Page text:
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Ford transmission for lathe speed changing

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  • Ford transmission for lathe speed changing

    This lathe has a Ford transmission for speed changing:
    http://stlouis.craigslist.org/tls/2972721042.html
    "Patriotism is the last refuge of a scoundrel"

  • #2
    My lathe is not that big, but I've been thinking about taking a single planetary gear set out of this old Honda tranny and adapting it to my spindle.
    I seldom do anything within the scope of logical reason and calculated cost/benefit, etc- I'm following my passion-

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    • #3
      I've had one of those. A big ol' lathe with an automobile (or tractor??) transsion on it. A 4-speed, with the standard H shift pattern and clutch too.

      They say this type of adaptation was not entirely unusual in the era of converting old overhead line shaft machines to electric motor drive.

      It worked fairly well; no doubt at all the guy who built it was a right clever bastard. Made a helluva lotta noise though. (I later converted it to belt drive, and it became whisper quiet. Really. Quietest machine ever. Like, refrigerator quiet almost.)

      The gear ratios weren't so great if i recall correctly.

      .

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      • #4
        I used to know a guy that had an old Sellers 144" VTL that had a tranny out of a 29' Ford on it! Pretty cool... I would post a picture of it but I am not allowed to yet...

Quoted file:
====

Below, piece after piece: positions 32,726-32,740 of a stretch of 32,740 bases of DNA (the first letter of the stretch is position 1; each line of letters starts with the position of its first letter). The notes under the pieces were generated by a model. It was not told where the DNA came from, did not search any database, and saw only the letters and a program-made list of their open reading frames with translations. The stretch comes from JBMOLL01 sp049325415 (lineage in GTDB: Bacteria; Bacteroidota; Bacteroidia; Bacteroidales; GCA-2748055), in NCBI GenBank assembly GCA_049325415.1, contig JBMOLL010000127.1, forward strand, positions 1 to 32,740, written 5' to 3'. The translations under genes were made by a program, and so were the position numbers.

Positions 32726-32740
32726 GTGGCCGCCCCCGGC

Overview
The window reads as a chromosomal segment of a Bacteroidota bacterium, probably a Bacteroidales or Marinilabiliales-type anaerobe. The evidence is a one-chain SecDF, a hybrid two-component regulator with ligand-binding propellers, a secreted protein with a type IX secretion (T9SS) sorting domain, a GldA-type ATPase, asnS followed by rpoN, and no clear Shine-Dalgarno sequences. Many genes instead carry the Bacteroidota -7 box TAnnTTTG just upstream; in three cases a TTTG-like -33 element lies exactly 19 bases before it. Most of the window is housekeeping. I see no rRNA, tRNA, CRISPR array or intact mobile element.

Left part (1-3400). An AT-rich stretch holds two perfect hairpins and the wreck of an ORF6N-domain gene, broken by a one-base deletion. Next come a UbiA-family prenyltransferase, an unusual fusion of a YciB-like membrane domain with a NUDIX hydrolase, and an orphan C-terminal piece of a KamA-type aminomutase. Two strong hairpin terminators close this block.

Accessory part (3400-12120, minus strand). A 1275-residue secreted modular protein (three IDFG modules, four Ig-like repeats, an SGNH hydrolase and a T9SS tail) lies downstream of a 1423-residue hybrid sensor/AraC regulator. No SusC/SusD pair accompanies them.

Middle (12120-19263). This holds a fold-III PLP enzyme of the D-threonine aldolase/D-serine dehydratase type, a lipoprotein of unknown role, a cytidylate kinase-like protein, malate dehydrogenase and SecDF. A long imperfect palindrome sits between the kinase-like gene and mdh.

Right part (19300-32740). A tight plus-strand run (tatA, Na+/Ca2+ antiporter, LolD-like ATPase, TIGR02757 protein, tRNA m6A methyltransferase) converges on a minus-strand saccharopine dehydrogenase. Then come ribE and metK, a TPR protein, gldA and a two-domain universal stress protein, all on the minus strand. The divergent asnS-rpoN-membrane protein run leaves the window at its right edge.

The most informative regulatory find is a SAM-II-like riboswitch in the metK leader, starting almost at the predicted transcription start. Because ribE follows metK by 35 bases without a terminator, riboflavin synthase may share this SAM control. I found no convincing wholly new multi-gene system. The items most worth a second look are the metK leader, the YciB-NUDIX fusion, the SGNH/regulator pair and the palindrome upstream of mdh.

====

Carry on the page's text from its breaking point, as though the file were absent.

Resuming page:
Last edited by Marty J. Roberts; 04-23-2012, 02:57 PM.

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        • #5
          Time for one of my famous un-asked for lectures.

          What works, works. LOTS of older machine tools have been modified using automotive transmissions resulting in a nice (but awkward) range of spndle speeds. Problem with most automotive transmissions is the range they provide is not large and the gear ratios are too few and close together. To be blunt, many were great ideas made lame by poorly chosen components.

          There's a nice discussion of spindle speeds in Machinery's Handbook but briefly:

          You want a range of spindle RPM's appropiate for the materials you have to machine, the tools you have available and the size range so they all work together. Smallers lathe run higher RPM's because they work on smaller stuff. So first you need the range. On the small side we run carbide at 400 SFM on 1/2" dia. Doing the math that's 3050 RPM. On the large side you have 10" dia running HSS in stainless at 50 FPM That's 19 RPM. 19 to 3050 RPM is a large range but if the extremes of machining requires it... Divide the high end by the low end and you get 3050/19 or 160:1 RPM range. Yeah, we're theorizing.